Email Capabilities for Boxer and Outlook

Let’s recap the email capabilities for Boxer and Outlook along with adding in a few new features that improve that experience.

Boxer’s Email Capabilities

As we mentioned last year, Boxer does some great things around email like “Custom Mailboxes” which let you create secondary containers for your sub-folders:

They also offer quick templates to handle quick replies:

On top of that, they’re the only platform that can offer email container synchronization while locked courtesy of FastSync, which I have written extensively about in my ENSv2 article and my FastSync article.

Let’s hit on a few of the great new things they introduced:

Boxer unfortunately did not make any progress on the stuff that I was critical of last year: Office 365 Graph API integration. Come on guys! We NEED Group and Focused Inbox to make this app relevant for the 90%+ of people using Exchange Online now. That is a major shortcoming at this point.

Outlook’s Email Capabilities

As I said last year, Microsoft does a great job in its simplicity. One of the areas that VMware should take a hint from is their email formatting stuff that has hit in more recent months. It is huge to be able to type an email just like you would on a PC in our COVID world now:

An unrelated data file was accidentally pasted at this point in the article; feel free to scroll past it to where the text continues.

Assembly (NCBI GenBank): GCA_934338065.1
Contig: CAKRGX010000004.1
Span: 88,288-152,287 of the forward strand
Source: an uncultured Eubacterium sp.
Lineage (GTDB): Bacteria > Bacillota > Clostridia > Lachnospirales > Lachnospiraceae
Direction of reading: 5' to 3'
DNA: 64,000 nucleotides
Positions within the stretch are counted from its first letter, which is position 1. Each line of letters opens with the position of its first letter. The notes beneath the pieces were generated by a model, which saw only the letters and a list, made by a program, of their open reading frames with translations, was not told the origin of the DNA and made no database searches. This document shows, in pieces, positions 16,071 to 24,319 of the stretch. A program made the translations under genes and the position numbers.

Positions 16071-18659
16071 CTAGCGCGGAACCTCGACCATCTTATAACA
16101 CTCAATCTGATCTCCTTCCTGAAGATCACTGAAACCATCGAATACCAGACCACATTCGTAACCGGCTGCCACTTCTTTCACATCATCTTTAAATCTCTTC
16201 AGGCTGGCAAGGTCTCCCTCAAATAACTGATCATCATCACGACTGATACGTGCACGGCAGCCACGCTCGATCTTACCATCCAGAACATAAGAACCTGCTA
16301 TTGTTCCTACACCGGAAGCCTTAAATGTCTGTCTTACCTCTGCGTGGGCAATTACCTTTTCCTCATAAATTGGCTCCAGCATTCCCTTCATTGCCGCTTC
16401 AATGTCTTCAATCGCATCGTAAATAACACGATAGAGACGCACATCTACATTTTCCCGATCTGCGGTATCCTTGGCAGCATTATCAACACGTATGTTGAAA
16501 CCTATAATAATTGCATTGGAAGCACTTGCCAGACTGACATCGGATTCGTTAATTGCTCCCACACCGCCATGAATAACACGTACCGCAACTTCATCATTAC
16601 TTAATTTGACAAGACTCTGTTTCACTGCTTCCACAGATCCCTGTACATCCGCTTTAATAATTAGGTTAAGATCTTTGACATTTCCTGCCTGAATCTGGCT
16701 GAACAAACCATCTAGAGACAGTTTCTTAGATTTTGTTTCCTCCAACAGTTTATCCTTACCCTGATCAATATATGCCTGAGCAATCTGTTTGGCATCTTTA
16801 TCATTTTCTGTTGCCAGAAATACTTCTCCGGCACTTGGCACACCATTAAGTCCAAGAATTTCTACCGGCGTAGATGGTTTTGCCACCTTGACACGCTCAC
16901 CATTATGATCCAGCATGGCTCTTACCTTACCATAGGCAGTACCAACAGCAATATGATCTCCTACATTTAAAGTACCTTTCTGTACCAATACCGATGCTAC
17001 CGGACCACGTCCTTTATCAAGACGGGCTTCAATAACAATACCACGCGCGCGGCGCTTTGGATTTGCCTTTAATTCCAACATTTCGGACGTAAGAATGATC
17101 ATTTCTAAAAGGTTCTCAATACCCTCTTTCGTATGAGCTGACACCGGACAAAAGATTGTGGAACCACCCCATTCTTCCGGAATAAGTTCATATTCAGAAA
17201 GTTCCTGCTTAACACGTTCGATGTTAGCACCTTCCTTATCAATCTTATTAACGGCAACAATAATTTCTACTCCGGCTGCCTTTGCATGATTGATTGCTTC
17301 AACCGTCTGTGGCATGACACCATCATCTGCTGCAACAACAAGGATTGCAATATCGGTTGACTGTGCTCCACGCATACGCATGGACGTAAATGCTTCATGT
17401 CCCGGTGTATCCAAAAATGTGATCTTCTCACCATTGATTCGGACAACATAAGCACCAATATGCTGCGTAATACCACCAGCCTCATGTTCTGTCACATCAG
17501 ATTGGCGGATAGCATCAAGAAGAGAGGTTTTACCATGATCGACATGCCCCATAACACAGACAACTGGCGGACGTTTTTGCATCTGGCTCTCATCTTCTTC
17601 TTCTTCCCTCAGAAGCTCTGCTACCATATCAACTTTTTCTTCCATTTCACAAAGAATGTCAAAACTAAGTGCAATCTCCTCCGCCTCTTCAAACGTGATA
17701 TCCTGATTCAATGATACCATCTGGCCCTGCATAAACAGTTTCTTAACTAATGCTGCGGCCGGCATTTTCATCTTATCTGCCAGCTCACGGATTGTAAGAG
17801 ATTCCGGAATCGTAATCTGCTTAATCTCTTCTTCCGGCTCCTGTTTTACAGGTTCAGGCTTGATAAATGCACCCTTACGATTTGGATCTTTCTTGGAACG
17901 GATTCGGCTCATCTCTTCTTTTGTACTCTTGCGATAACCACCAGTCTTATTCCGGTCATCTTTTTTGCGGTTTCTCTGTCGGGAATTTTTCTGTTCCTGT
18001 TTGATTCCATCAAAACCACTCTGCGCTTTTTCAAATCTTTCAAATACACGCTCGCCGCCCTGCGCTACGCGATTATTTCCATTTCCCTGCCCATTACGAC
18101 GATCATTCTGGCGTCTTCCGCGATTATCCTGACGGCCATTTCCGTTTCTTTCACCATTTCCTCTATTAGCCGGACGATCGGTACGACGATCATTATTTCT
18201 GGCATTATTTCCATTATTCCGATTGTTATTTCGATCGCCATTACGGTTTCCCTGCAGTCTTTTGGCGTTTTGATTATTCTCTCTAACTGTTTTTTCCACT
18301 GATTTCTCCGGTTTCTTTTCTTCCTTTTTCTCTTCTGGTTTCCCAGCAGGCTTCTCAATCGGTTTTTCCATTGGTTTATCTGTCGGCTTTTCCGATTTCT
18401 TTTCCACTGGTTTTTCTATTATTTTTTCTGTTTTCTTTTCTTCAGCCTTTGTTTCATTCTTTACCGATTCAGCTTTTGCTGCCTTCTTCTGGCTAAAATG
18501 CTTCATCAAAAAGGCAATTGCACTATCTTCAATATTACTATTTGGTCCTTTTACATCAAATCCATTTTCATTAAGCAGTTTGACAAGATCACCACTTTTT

It certainly seems on straight capabilities that Outlook is strengthening their position. VMware had a few nice improvements, but not the ones that they really needed here.

Calendar Capabilities for Boxer and Outlook

Let’s recap the calendar capabilities for Boxer and Outlook along with adding in a few new features that improve that experience.

Boxer last year beat them because:

  • Supports a default event length setting when creating new invites
  • Supports local calendar synchronization/visibility

Outlook had a few items last year that were better were:

  • Separate alerts for All-Day Events
  • Better User Availability UI/User Experience Design

Fast-forwarding to this year, VMware still has the same issues with user availability, but they did add an interesting new feature.

The new “End Event Early” feature is a great idea by VMware to promote mindfulness in creating meetings. The one criticism is that you cannot configure it via App Config Keys at this point, but it’s a really good idea (should have been in the release notes!):

One other nice feature that VMware introduced is HTML notes for Calendar items, which I think is helpful and was a nice side effect of the Teams integration.